Wednesday 8 January 2020

Impact of my weight loss on hypertension control

My mother has high blood pressure and requires medication, so several years ago I bought a cheap sphygmomanometer (self-inflating wrist blood pressure monitor) to keep an eye on my blood pressure readings. As I got older and put on more weight (I was never 'slim') I noticed my blood pressure slowly creep up to often be around 160/85 (isolated systolic hypertension). My GP tried a couple of different medications before it was brought back to 'normal' (~120/80) by taking 300 mg/day of Avapro (Irbesartan) medication (an angiotensin II receptor blocker). After a while my blood pressure was consistently less than 120/80 while taking 300 mg/day, so the dosage was able to be reduced to 150 mg/day.

While losing weight from 112 kg down to 92 kg I've noticed that my blood pressure readings were often lower than 'normal' - for example 95/65 was quite common. Reading up on the 'keto' (low carb) diet I started last week, I found that often blood pressure will decrease by around 8 mmHg after 6-8 weeks on a 'keto' diet regime. So I decided I should check with my GP if it might be OK to reduce my medication dosage.

She confirmed that I can reduce my dosage to 75 mg/day, and, subject to the readings staying 'normal' on the new, lower dose, I might be able to reduce it even further (to half a 75 mg tablet per day) or even stop taking the medication completely when I've stabilised my weight at my target of around 80kg.

While individual blood pressure readings (especially diastolic) are quite variable (affected by time of day, recent activity, stress, etc.) the readings I have recorded show a distinct decline (clearly shown by the linear trend line) in both my diastolic and systolic blood pressure readings as my weight has gone down during the past four months:

(nb. as I've been losing weight the more recent data in on the LHS and the oldest data on the RHS)

I might also try to reduce my sodium intake (eg. minimise bacon and ham etc.), as I suspect I am 'sodium sensitive' - so consuming 3,200 mg/day of sodium on average (over the past four months) is probably also excessive if I want to control my hypertension without medication.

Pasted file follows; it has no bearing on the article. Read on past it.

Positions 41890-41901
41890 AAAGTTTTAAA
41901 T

The required 'adequate intake' of sodium is only around 500-1,000 mg/day, and the recommended 'suggested dietary target' for sodium is 1,600 mg/day. So, ideally, I'd like to keep my sodium intake in the 1,000-1,500 mg/day range.

For example, today's meal plan originally consisted of:

4L diet coke spread out during the day  -- 40 calories, 4.0 g carbs, 40 mg Na

400 ml low carb chocolate protein shake -- 198 cals, 2.4 g carbs, 420 mg Na
100 g smoked ham -- 94 cals, 2.5 g carbs, 1,040 mg Na

15g processed cheese -- 44 cals, 0.8 g carbs, 151 mg Na
125g tin smoked salmon in olive oil (drained) -- 135 cals, 0 carbs, 288 mg Na

100 g bacon chop -- 312 cals, 2.8 g carbs, 2,180 mg Na
200 g fillet steak -- 240 cals, 0 carbs, 140 mg Na
1/2 tin green beans -- 32 cals, 6.1 g carbs, 310 mg Na

500 ml diet jelly -- 28 cals, 0.4 g carbs, 116 mg Na

TOTAL: 1,123 cals, 19 g carbs, 4,685 mg Na.

By simply replacing the 100 g of ham and the 100 g bacon chop with two 125g portions of plain grilled chicken breast I can reduce my sodium intake to the recommended level (and also reduce my carbs):

NEW TOTAL: 1,070 cals, 14 g carbs, 1,615 mg Na.

I'll start off by not having the planned bacon chop tonight (instead I'll grill some chicken breast portions), and I'll cut out the morning ham from tomorrow onwards.

Subscribe to Enough Wealth. Copyright 2006-2020

No comments: